All the power and majesty of those events, such as Bastion creating bioluminescant jungle from pure thought, GONE. Bastion going from cowardly and weak to handsom, strong and brave, and the CONSEQUENCES thereof were incredible.

 When I was a kid, I liked the movie, and I still think it makes a decent kids movie -- nothing on par with Holes or Toy Story, though, but in fact the book was one of the most powerful I've ever read.

Golden Dragon

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Re: Recommend a book
« Reply #47 on: July 05, 2011, 02:58:56 AM »
In non-fiction, I thoroughly enjoyed three of Malcolm Gladwell's books: Tipping Point, Blink and Outliers. Those are actual page-turners in non-fiction.

Well, if we are gonna start recommending non-fiction, then I gotta say that Into Thin Air by Jon Krakauer is a great read.

MissGnomer

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Re: Recommend a book
« Reply #48 on: July 05, 2011, 04:21:46 PM »
In non-fiction, I thoroughly enjoyed three of Malcolm Gladwell's books: Tipping Point, Blink and Outliers. Those are actual page-turners in non-fiction.

Well, if we are gonna start recommending non-fiction, then I gotta say that Into Thin Air by Jon Krakauer is a great read.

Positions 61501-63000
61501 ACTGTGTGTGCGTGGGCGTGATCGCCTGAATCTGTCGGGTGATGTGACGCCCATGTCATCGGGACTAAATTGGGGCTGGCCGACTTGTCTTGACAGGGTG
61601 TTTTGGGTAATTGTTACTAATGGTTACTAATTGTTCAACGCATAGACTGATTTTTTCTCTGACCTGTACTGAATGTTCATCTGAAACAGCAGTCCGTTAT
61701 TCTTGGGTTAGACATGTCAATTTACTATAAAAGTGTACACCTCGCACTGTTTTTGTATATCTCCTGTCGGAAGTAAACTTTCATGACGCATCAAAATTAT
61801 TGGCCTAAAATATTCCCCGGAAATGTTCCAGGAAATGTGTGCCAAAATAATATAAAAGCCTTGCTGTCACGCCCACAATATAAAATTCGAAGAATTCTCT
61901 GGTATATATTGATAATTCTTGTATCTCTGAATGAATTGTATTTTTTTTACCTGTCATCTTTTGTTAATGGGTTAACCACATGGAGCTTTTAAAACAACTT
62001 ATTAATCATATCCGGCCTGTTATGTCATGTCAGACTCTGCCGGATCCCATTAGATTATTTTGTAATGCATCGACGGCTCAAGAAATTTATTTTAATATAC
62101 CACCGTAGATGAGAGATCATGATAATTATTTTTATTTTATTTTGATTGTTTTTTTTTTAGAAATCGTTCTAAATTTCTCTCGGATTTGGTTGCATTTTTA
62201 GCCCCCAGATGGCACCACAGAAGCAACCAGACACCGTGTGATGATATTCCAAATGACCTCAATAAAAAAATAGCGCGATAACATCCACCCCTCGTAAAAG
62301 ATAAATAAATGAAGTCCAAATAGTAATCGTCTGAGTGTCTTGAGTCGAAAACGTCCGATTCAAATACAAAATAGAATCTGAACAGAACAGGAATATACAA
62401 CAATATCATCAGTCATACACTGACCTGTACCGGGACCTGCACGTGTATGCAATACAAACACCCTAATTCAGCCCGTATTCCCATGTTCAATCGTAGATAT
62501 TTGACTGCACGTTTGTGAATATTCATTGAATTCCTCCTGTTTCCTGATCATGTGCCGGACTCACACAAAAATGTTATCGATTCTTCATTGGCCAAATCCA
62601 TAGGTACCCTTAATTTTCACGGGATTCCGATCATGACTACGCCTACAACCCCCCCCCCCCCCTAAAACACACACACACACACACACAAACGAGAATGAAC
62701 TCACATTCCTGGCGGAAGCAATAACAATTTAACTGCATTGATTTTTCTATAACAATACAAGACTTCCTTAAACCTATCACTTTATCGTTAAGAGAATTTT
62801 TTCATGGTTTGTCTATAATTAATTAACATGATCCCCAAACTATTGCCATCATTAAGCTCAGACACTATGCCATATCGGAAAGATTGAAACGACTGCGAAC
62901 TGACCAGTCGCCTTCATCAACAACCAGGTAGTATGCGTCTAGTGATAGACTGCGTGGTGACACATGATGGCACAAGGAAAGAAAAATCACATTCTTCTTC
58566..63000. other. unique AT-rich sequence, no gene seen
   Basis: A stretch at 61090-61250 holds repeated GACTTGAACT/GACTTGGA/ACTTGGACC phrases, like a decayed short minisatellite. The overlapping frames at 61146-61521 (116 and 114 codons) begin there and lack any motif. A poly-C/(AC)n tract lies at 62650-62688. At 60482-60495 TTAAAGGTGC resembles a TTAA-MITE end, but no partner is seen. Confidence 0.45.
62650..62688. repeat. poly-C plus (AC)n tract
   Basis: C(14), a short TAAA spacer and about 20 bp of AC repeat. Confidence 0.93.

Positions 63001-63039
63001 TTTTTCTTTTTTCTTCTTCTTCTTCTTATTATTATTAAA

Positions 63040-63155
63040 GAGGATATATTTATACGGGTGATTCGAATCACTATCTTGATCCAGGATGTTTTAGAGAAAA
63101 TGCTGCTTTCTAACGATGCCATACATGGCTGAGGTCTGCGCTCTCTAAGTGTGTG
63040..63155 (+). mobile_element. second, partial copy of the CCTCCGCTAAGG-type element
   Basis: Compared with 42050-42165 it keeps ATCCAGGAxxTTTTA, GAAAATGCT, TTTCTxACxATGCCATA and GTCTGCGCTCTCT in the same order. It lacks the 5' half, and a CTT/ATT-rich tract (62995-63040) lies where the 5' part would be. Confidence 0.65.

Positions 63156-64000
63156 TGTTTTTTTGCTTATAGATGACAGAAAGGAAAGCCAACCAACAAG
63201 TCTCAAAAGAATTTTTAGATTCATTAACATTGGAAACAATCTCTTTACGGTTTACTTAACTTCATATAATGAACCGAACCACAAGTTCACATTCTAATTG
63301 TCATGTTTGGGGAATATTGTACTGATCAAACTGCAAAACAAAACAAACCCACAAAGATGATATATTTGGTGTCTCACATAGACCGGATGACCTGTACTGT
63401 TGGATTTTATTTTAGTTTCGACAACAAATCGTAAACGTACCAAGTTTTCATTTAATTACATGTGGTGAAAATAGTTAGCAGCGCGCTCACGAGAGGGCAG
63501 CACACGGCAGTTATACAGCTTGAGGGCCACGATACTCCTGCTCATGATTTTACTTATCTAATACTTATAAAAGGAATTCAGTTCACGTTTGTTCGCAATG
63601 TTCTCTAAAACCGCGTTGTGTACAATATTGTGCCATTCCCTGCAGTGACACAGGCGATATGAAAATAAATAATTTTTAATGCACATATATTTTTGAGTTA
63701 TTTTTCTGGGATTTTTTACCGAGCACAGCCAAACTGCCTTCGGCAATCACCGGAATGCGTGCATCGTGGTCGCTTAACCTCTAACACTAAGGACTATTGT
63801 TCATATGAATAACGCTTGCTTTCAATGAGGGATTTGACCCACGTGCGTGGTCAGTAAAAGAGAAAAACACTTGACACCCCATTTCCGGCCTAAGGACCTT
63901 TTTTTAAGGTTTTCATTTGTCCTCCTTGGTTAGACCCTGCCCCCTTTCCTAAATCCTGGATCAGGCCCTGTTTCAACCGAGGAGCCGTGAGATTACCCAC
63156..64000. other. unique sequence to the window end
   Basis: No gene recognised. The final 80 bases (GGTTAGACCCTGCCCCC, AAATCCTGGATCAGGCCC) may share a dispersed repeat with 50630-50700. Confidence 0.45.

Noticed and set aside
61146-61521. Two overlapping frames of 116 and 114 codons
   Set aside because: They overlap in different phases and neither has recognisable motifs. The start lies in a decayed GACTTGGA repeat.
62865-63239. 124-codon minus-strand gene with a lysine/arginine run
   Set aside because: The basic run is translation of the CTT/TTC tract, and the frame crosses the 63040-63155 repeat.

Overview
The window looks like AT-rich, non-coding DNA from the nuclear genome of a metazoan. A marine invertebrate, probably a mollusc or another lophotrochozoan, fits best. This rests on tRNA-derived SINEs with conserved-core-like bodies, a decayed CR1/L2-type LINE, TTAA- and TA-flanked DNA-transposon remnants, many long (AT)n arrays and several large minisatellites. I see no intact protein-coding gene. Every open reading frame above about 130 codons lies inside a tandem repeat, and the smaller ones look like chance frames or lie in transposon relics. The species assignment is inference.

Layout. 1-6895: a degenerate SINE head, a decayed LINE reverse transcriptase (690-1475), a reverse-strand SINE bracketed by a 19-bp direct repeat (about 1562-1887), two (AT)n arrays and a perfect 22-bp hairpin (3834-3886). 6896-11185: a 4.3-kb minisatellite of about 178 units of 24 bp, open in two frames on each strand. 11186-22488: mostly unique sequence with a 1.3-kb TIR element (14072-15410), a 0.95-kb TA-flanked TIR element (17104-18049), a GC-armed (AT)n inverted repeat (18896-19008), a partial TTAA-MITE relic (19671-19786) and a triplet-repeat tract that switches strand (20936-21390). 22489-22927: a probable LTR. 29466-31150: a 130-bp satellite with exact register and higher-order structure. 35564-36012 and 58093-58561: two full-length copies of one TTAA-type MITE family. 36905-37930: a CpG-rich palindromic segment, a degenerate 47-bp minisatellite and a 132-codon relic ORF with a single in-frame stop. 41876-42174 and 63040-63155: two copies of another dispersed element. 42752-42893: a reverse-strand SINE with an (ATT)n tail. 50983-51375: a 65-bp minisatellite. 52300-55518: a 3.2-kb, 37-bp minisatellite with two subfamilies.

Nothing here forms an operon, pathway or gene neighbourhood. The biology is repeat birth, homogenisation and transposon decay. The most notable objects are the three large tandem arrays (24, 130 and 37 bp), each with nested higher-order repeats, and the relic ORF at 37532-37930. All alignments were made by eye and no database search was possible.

I agree with both of these recommendations! I really like Malcolm Gladwell, and Krakauer is a great writer as well. I very much liked "Under the Banner of Heaven" (although Brandon probably wouldn't care for it very much, given the subject matter).

Hero of Ages

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Re: Recommend a book
« Reply #49 on: July 06, 2011, 06:20:17 AM »
I agree with both of these recommendations! I really like Malcolm Gladwell, and Krakauer is a great writer as well. I very much liked "Under the Banner of Heaven" (although Brandon probably wouldn't care for it very much, given the subject matter).

I don't know why.  He is LDS (and for the sake of disclosure, I am too) not fundamentalist Mormon.  The fundamentalists Mormons split from the LDS faith over 100 years ago and have about as much to do with it as the Lutherans had to do with the Catholic church 100 years after their split.
I must not fear;
Fear is the mind killer;
I will face my fear;
I will let it pass through me;
When the fear is gone, there will be nothing;